Amid sluggish economic conditions and an equally stagnant job market, it might be tempting to accept any job offer that comes your way.
For young jobseekers, being offered a job right after graduation may also be a source of validation. Unfortunately, many make the mistake of jumping on a job opportunity without seriously considering how it might impact their future.
We list several factors for you to give thought to when you are offered a job.
Salary and Benefits
Your monthly paycheck and employee benefits should not be the only consideration, but it is an important deal-breaker. You do not want to mull over the fact that you are getting rewarded less than what you feel you are worth.
With that said, remember not to pay too much attention to the monetary prospects and too little to what the company or employer has to offer. Money does not necessarily rank at the top for job satisfaction, and there are other important variables to look out for.
Your Career Goals
Whatever your career goals are, your contract should outline what you need to feed your success. Ask all the questions you need (more specifically, what the job entails), what your responsibilities will be and how they expect you to contribute to the company. Some employees might find rotation within departments a catch, while others are drawn to the prospect of a promising climb up the corporate ladder.
No matter how exciting the job prospects may have seemed at the interview, make sure that the recruiters were not merely painting a pretty picture for you to hear. You should delve deeper into the background of the company by exploring its corporate website and talking to people who have been in the industry. Ask yourself if you would take pride in associating yourself with the company and if you are comfortable with telling others about it.
Company Culture and Environment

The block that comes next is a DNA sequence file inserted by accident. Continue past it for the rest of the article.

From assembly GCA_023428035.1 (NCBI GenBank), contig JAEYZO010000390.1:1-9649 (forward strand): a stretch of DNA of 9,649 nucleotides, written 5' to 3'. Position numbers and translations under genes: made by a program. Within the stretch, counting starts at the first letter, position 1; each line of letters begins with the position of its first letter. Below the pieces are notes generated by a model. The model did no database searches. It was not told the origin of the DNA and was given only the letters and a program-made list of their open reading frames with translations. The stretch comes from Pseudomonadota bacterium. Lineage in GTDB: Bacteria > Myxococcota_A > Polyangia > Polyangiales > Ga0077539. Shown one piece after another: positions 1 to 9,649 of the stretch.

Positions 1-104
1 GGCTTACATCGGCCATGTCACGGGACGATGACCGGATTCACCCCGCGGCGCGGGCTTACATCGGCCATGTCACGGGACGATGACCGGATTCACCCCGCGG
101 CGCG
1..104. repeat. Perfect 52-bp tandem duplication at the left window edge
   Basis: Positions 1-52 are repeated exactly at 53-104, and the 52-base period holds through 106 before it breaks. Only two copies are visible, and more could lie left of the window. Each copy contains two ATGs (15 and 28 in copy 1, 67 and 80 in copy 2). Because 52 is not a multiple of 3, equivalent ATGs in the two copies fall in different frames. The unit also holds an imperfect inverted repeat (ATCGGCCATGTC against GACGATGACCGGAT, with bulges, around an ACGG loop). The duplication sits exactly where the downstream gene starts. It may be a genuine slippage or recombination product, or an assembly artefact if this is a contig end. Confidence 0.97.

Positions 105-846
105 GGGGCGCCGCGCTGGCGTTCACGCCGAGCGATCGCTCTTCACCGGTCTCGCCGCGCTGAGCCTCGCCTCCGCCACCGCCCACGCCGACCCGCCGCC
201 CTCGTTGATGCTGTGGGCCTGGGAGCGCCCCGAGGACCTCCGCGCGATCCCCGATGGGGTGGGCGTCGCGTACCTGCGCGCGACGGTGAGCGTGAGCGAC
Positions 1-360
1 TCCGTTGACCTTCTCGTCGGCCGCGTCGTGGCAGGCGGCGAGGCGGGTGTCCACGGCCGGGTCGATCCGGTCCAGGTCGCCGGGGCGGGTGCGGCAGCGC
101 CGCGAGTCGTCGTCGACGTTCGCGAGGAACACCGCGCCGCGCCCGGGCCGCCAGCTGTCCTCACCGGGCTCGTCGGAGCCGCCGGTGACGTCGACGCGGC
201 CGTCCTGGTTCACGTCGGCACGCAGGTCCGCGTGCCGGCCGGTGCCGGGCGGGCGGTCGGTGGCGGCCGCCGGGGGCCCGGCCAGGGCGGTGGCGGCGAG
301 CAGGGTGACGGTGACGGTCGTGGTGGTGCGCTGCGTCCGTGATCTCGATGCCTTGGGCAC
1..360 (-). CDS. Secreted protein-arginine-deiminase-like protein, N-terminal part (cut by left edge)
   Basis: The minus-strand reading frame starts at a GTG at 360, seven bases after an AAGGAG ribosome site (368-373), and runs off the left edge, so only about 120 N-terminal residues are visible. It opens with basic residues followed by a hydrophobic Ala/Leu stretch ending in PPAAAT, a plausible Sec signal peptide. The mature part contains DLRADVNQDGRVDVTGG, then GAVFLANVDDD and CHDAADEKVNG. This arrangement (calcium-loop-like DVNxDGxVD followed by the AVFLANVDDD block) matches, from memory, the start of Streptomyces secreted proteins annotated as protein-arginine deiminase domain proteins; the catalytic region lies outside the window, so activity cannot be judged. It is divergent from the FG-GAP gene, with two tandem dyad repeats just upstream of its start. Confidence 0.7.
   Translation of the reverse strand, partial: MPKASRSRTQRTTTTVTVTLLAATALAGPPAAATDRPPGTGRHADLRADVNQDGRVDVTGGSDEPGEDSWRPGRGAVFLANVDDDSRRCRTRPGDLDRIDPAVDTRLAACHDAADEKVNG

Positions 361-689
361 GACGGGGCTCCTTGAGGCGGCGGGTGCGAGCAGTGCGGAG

After having sat through an interview or two with the company, you should have observed some aspects of the company's culture. Was the atmosphere relaxed or fast-paced? Did the employees bury their heads in work or were they jovial? These are only subtle clues as to what the company's culture is like, but they can help you decide if you would be able to fit in.
You should consider if your personality is a good match with the company's culture. For instance, if you are outgoing and people-oriented, you might not enjoy working in a silo environment. Likewise, reserved personalities might feel out of place in an environment that promotes gregariousness.
In addition, take a tour around the office building or even workspace if possible – inspect the neighbourhood of the building; every shelf, every nook of the office – to get a feel of what your future workplace will look and feel like.
As much as you would like to be thorough and fuss over what the company is offering, there is a similar need to project these considerations inward and consider if you are capable of living up to the company's expectations. Reflect on your abilities and consider if you are able to comfortably fulfil the objectives and requirements of the position. Be sure to ask the hiring manager about the key performance indicators of the job to ascertain how your success will be measured.
Moreover, you should also feel comfortable with every aspect of the job scope. Enquire about what your day-to-day work truly entails, and read through your job description in the contract carefully.
Location, Location, Location
Location is a VERY underrated consideration. Think about it – if you live far away from your workplace, you might have to spend a considerable amount of time commuting. Spending more time on commute means that you might have to sacrifice precious sleep. If you resent the thought of pushing your way through a sea of scurrying commuters twice a day (and for long periods at that), you might be better off choosing a workplace that is nearer to your home. After all, your morning encounters often set your mood for the rest of the day, and an enviable work location hits this pedal with a good start.